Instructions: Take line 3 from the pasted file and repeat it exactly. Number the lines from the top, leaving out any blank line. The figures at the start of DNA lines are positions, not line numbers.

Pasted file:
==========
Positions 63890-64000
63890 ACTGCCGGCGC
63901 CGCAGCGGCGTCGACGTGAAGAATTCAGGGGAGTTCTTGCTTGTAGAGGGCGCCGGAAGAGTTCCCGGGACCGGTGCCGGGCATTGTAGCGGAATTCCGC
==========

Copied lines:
63901 CGCAGCGGCGTCGACGTGAAGAATTCAGGGGAGTTCTTGCTTGTAGAGGGCGCCGGAAGAGTTCCCGGGACCGGTGCCGGGCATTGTAGCGGAATTCCGC